One of the later Mamluk mosques of Tripoli, al-Uwaysi is also one of the least well documented. It carries none of the customary founding inscriptions, but a waqf document tells us that it was built by a Muhi al Din al Uwaysi in A.H. 865 (A.D. 1460-61). The mosque has retained his name in both official and popular usage, but we know nothing more either about the building or its founder.
The minaret, however, does have a two-line inscription on a marble plaque set above the door to the balcony, stating that the mosque was renovated in the days of Sultan Sulayman al-Qanuni (the Ottoman Suleyman "The Magnificent") in the year A.H. 941 (A.D. 1534) by Haydarah, the amir of the Citadel and of the city. The inscription reads as follows:
"Built in the days of Sultan Sulayman, in the days of the governor [nayib] of the Citadel and of Tripoli, 941 Haydarah, may God protect him at all times."
The Uwaysiyyah mosque is situated on the right side of one of the narrow streets that descend from the Citadel. While the minaret and the dome are visible from a distance, the mosque is not readily identifiable from the street. It is entered through an alley that runs off at an angle and leads to an inner courtyard and the mosque proper. There the mosque is properly oriented and has a fac,ade on the court. Obviously by the time al-Uwaysi built his mosque, the city had already become crowded; the builder could have neither a full street location nor a correct orientation toward Mecca from the street, so he had to resort to this alley tactic. The simple inner facade on its marble-paved courtyard consists chiefly of the large axial entrance to the mosque and a mihrab for outside prayer.
The building has no elaborate facade on the street. It is entered through a rectangular opening placed in a large frame that sets the entrance off from the rest of the wall. The frame has a border of knotted interlace with a rectangular projection at the lintel level. Above the door is a horizontal rectangular plaque formed by an inlayed border of marble with a positive-negative pattern pointing inward, very likely the place intended for the founding inscription that was never made. Just to the right of this entrance is an outside mihrab topped by a row of fish-scale motif containing various decorations at the door level. This facade also has a small window, whose opening is decorated by a floriated stucco trefoil motif reminiscent of Andalusian windows.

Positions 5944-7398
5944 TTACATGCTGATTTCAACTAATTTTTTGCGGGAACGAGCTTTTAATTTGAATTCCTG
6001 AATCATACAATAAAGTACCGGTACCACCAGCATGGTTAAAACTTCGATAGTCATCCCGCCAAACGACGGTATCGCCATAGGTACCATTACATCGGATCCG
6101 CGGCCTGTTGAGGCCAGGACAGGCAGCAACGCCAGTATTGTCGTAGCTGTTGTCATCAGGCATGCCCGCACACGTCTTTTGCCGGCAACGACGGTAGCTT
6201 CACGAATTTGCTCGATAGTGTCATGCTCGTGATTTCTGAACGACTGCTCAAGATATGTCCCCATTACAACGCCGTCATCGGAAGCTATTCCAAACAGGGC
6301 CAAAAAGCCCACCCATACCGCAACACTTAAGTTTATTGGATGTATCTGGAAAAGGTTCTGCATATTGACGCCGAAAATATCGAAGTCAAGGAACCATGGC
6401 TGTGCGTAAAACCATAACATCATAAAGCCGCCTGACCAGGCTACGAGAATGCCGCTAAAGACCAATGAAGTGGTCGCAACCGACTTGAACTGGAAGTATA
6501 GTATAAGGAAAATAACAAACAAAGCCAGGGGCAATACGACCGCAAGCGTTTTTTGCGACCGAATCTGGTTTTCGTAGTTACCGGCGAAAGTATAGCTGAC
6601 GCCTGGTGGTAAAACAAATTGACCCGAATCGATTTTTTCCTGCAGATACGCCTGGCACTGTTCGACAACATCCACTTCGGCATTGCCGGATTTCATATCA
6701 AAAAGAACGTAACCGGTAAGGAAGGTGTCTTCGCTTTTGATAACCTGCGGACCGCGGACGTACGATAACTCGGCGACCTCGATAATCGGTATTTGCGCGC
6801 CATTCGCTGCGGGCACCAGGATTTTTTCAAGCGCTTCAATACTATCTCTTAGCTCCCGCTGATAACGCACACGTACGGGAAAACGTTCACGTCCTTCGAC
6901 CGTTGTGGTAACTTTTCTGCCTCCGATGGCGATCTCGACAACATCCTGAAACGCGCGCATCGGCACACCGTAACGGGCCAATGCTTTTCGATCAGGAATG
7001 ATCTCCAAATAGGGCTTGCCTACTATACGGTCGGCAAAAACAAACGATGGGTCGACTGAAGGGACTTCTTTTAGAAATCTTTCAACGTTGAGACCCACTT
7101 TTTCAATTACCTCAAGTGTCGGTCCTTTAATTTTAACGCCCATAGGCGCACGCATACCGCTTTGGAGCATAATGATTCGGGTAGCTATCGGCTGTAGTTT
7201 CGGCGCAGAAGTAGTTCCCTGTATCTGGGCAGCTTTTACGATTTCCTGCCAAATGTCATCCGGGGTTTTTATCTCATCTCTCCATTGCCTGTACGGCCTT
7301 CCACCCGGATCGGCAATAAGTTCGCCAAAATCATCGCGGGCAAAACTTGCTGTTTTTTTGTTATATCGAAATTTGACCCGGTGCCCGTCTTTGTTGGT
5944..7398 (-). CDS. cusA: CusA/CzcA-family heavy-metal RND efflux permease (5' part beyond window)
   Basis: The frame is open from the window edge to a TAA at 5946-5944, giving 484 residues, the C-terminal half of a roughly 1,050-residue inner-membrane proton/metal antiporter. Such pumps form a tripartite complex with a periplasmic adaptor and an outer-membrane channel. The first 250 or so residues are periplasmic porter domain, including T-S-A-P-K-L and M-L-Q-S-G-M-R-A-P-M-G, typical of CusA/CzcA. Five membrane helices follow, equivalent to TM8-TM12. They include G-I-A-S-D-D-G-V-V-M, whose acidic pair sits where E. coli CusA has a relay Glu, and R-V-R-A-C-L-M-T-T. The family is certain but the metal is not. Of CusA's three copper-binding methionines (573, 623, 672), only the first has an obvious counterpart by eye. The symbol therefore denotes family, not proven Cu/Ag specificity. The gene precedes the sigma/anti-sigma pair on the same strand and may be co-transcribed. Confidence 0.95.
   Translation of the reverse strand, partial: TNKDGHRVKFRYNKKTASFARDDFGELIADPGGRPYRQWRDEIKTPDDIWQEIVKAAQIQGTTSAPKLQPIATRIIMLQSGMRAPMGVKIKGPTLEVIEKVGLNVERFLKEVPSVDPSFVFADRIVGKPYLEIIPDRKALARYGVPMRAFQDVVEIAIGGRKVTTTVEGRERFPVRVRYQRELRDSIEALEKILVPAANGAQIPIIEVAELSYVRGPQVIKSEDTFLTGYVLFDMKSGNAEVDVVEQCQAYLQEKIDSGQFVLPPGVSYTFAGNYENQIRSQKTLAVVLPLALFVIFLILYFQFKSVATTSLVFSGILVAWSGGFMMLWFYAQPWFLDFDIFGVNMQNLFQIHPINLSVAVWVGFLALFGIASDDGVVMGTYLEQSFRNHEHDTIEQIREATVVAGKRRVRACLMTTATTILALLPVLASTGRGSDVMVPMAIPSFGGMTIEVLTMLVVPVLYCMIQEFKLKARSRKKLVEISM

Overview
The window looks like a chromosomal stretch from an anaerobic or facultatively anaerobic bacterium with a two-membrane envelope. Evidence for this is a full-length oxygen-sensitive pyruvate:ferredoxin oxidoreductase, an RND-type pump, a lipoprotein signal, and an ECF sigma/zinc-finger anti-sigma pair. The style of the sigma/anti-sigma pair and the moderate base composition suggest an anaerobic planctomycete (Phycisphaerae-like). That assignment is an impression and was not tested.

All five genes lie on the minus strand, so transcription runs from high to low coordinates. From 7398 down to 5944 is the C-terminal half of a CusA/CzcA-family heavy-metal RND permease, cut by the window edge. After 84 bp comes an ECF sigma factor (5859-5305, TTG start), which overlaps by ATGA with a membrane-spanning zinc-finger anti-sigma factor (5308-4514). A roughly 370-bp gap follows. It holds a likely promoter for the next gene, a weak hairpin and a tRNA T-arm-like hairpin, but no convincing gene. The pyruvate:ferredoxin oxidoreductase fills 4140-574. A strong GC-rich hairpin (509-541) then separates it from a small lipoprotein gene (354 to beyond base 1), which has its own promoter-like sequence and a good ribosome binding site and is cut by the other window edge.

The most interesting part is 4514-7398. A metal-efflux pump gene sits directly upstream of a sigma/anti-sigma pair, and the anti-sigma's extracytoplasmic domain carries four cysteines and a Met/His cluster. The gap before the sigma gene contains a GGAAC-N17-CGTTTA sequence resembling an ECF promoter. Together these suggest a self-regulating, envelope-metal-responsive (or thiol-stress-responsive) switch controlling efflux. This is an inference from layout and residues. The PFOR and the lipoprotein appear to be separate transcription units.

The floor plan of the Uwaysiyyah is simple. It consists of two rooms, both with mihrabs, connected by a small door: a main square prayer room (approximately 10 by 10 meters) covered by a very large dome, and a smaller vaulted room to its right.
The main prayer room has a dome that spans the whole area and consists of a cupola resting on a sixteen-sided area of arches, each with its own window, which in turn rests on an octagonal area of four open arches and four corner squinches. The breadth of the dome is unusual for its time and gives the impression that a simple domical structure has been blown up to very large proportions. This is particularly noticeable in the four corner squinches that here become large, concave areas. Domes of such a size were only later to become popular in Ottoman architecture.
The mihrab on the qiblah wall is a plain niche with reused marble colonnettes with capitals at each side, set in a rectangular frame. The frame consists of a simple carved stone molding on its three sides, ending at the bottom with a circle on each side, as on the facade of the Qadiriyyah.
Above the mihrab and within the frame are two fan-like projections, which according to local tradition are supports for a wooden shelf that once held oil lamps. In between these fan projections the central stone of that course of masonry is decorated on its two ends by a low relief of a fleur-de-lys pattern. The stone above the mihrab, like the stone above the door, has no inscription.
The built-in stone minbar is set to the right of the mihrab. It is heavily decorated the most decorated element in the mosque with interlace and star-shaped ablaq patterns over its entire surface. Whether it is contemporary with the structure or a later addition is unknown.
Finally, the Ottoman minaret is a tall, cylindrical shaft (Mamluk minarets are either square or octagonal), resting on triangular buttresses. It has a circular balcony, wider than the shaft and resting on a band of muqarnas which looks like superimposed rows of fish scale. From the balcony rises a small, cylindrical shaft with a conical dome resting on two rows of fish scale."
(Source: Salam-Liebich, Hayat, 1983. The Architecture of the Mamluk City of Tripoli. Cambridge: The Aga Khan Program for Islamic Architecture.)